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Identifying Pit Bulls

Clinician's Brief (Capsule)

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Pit bull is not a recognized breed but a term applied to a group of dogs that may include or resemble various breeds such as the American Staffordshire terrier and the Staffordshire bull terrier. Dog owners, animal shelters, insurance companies, veterinarians, and the public frequently use the term casually and in official documents as though it describes a single, recognized breed. Pedigree information on individual dogs is not usually available, especially in a shelter scenario, so animals are identified based on subjective assessment of physical characteristics. 

In this study, 4 shelters were used to assess this subjective breed identification. Results were compared with DNA testing using DNA signatures of the American Staffordshire terrier and the Staffordshire bull terrier. Results, which showed a lack of consistency among shelter team members, confirmed that visual identification of pit bull-type dogs was unreliable. One in 3 dogs showing no DNA evidence of pit bull heritage were identified by at least 1 person as a pit bull-type, and 1 in 5 with DNA evidence of pit bull heritage were missed by all team members. 

These data are particularly important because of assumptions that breeds can be identified by observation and that certain breeds or phenotypes are inherently dangerous, which lead to breed bans and regulations. However, even pedigree analysis cannot reliably predict morphology or behavior. Therefore, injury-prevention efforts should focus more on recognition, prevention, and mitigation of other risk factors for both humans and dogs.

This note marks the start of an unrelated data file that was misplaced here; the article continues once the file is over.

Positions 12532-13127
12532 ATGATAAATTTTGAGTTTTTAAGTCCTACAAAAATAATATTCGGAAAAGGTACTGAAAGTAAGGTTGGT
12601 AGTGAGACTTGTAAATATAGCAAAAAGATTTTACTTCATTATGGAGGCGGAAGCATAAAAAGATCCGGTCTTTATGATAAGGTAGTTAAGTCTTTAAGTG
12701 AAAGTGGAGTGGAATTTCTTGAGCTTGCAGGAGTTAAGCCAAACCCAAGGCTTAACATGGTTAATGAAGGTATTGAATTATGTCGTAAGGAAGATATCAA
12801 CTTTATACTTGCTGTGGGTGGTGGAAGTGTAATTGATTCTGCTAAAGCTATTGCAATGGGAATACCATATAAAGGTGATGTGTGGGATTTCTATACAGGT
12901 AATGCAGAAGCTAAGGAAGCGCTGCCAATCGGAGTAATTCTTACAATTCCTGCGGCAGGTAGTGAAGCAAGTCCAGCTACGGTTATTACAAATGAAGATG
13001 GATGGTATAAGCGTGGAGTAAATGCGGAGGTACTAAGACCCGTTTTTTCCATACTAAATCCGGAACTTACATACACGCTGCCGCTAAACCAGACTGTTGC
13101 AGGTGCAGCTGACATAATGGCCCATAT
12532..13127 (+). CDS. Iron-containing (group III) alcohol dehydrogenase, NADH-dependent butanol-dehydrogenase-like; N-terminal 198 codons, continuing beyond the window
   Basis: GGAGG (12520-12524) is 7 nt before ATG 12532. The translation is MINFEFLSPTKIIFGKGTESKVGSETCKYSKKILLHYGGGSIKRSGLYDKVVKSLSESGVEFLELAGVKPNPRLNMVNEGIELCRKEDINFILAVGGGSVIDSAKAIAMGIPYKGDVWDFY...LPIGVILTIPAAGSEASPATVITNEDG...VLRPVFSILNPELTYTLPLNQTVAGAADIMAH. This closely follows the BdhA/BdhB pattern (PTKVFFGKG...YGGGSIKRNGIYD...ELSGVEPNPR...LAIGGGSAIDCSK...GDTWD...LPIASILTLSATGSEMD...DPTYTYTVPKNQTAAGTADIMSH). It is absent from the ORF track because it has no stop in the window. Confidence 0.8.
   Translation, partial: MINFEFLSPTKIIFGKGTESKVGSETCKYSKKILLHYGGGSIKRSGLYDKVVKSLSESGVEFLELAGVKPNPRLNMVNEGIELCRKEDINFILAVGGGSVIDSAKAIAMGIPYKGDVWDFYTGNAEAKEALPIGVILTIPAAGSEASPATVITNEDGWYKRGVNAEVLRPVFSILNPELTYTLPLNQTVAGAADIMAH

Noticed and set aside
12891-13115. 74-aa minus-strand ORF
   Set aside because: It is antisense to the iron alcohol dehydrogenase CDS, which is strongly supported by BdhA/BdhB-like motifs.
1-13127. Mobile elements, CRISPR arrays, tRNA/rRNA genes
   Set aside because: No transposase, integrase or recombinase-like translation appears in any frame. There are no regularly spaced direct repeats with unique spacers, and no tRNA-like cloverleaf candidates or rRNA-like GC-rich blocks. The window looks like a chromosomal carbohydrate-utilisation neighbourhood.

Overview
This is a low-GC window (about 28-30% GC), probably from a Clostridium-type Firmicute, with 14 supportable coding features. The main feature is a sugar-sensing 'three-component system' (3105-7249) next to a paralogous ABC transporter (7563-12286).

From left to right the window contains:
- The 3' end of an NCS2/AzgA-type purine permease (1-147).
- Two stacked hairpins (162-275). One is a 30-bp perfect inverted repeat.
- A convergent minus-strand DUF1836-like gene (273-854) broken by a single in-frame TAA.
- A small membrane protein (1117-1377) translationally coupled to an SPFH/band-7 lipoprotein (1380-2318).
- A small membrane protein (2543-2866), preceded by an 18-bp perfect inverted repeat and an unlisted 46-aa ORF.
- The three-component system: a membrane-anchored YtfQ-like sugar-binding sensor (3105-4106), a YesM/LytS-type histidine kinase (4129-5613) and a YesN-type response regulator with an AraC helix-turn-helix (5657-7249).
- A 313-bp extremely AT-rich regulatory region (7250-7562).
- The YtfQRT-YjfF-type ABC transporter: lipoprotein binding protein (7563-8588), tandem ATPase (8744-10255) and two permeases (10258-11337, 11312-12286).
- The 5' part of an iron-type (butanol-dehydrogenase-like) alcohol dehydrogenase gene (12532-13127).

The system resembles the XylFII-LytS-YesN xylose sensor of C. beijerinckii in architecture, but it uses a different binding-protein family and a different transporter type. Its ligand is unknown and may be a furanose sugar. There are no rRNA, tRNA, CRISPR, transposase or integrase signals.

“Pit bulls” are common in the United States. The dog was bred from a bulldog and a terrier to capitalize on the qualities of both—strength, endurance, tenacity, and high-energy athleticism—and originally intended as an animal-killer before inevitably being used in killing-type sporting events (eg, dog fighting, cock fighting). Advocacy websites provide quizzes that challenge users to correctly identify a pit bull; these emphasize the difficulty of differentiating pit bulls from other bull-headed type breeds (eg, the cane corso). A future point-of-care blood test for DNA markers of pit bull heritage would be useful in shelters and municipalities for accurate identification of the breed-type. Challenges remain to demystify the temperament of this dog and raise awareness about all factors implicated in dog bites that are not breed-related.—Heather Troyer, DVM, DABVP, CVA, CVPP


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